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Child Orthopedics
Spine - Cervical
Spine - Lumbar
Spine - Thoracic

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In 2001, Mother had her left knee joint replaced. There was quite a fuss about this new LCS system she was getting. Now just six years later, the joint has fractured. How does this happen?

LCS stands for Low Contact Stress mobile-bearing knee replacement. It has a unique design that has shown long-lasting wear capacity. A mobile-bearing total knee replacement (TKR) is different from the standard TKR.

It allows for a small amount of rotation in the joint as the knee bends and straightens. This is needed in order to mimic normal motion. It helps prevent uneven wear on the joint.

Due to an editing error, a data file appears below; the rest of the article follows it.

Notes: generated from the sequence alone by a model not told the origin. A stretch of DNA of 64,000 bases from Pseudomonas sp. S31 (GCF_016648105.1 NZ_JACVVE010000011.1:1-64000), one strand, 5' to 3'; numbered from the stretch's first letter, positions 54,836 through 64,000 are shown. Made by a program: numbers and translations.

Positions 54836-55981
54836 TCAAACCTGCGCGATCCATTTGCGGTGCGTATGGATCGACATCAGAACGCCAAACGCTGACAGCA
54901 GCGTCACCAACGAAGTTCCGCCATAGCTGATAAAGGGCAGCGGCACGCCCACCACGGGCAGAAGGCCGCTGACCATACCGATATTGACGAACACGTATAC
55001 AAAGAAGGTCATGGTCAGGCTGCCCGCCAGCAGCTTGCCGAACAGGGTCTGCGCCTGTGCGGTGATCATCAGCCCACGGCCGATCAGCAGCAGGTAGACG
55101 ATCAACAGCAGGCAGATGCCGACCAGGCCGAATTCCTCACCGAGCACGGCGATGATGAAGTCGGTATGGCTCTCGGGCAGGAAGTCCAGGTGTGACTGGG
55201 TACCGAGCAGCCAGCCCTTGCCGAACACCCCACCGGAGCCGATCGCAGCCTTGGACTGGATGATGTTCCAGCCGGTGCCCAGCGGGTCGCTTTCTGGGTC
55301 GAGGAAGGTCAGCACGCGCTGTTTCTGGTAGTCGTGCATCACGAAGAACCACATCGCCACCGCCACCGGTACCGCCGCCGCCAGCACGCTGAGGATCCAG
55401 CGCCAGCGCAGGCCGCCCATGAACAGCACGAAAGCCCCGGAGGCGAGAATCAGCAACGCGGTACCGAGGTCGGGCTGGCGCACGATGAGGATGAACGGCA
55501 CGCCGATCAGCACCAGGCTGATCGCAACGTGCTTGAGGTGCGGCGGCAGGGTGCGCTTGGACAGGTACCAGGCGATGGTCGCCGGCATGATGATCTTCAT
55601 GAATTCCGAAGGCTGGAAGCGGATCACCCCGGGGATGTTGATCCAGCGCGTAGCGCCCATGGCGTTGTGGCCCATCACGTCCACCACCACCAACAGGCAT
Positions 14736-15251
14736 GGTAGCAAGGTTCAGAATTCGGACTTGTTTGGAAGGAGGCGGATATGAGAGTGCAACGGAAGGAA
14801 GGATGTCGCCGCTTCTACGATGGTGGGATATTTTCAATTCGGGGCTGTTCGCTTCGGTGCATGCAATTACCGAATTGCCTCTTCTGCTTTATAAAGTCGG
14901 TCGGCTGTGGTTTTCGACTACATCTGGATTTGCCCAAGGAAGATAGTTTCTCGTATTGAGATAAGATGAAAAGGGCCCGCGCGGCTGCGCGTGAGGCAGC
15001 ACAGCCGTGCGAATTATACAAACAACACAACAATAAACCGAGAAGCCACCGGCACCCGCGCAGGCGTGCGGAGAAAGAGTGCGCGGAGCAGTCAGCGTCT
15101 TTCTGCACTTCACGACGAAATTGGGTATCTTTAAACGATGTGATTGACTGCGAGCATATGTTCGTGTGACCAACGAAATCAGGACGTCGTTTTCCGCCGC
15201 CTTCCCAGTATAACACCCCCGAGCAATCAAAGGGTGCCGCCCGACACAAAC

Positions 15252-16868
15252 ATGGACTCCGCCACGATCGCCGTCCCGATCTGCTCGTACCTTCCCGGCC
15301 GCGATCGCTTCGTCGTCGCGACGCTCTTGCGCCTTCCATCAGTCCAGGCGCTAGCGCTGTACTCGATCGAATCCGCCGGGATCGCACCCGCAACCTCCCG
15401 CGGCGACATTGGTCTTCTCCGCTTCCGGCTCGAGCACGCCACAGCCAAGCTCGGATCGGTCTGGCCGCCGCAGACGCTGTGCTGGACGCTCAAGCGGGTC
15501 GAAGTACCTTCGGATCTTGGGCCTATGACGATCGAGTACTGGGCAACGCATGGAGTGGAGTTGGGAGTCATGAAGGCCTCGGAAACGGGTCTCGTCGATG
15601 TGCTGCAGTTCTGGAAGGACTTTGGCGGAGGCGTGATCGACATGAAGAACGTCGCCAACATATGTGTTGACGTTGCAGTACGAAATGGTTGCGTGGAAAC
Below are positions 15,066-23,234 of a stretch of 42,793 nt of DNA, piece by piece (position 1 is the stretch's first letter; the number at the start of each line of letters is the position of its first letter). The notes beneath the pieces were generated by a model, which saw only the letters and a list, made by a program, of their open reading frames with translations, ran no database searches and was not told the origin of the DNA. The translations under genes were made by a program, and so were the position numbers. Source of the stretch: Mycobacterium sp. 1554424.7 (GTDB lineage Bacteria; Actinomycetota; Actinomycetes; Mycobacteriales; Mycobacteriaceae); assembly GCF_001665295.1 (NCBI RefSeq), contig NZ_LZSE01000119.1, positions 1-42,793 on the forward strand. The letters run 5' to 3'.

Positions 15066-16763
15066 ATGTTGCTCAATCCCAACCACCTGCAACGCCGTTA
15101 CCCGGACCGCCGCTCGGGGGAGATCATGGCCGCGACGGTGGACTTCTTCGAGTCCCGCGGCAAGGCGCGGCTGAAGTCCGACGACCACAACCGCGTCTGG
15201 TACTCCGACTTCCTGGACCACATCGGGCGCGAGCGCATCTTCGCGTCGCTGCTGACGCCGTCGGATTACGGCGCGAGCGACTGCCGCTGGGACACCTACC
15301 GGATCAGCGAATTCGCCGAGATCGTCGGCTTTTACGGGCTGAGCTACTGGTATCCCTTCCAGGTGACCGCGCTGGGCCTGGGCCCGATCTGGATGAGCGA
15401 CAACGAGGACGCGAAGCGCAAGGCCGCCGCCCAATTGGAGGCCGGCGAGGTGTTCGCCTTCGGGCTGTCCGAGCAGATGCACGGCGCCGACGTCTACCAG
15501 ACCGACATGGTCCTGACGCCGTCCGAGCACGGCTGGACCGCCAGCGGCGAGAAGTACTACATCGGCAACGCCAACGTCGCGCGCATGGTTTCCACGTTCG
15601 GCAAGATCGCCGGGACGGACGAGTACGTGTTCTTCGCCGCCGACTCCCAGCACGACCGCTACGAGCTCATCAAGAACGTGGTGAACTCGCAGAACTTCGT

The mobile-bearing TKR also puts less stress on the polyethylene (plastic) liner. In all TKRs, the lower portion of the prosthesis is attached to the tibia (lower leg bone).

In many TKRs, the lower portion of the implant is fixed and doesn't move. This puts extra stress on the polyethylene (plastic) liner or spacer. With the LCS, the spacer between the tibia and femur (thigh bone) rotates with the femoral (upper) part of the TKR. The reduced stress results in less wear and fewer fractures.

If there are bony or soft tissue imbalances that are not corrected when the TKR goes in, then uneven wear or increased loads can lead to fracture of the liner. Even mild changes in the angle of the joint (called varus or valgus) can increase the risk of subluxation, dislocation, or fracture.

With the LCS, bearing fractures occur most often when the knee is bending while the bearing is subluxed posteriorly. This means the liner slips backwards. It moves just enough that the contact points for the implant and liner change. The result can be stress that eventually fractures the plastic spacer.


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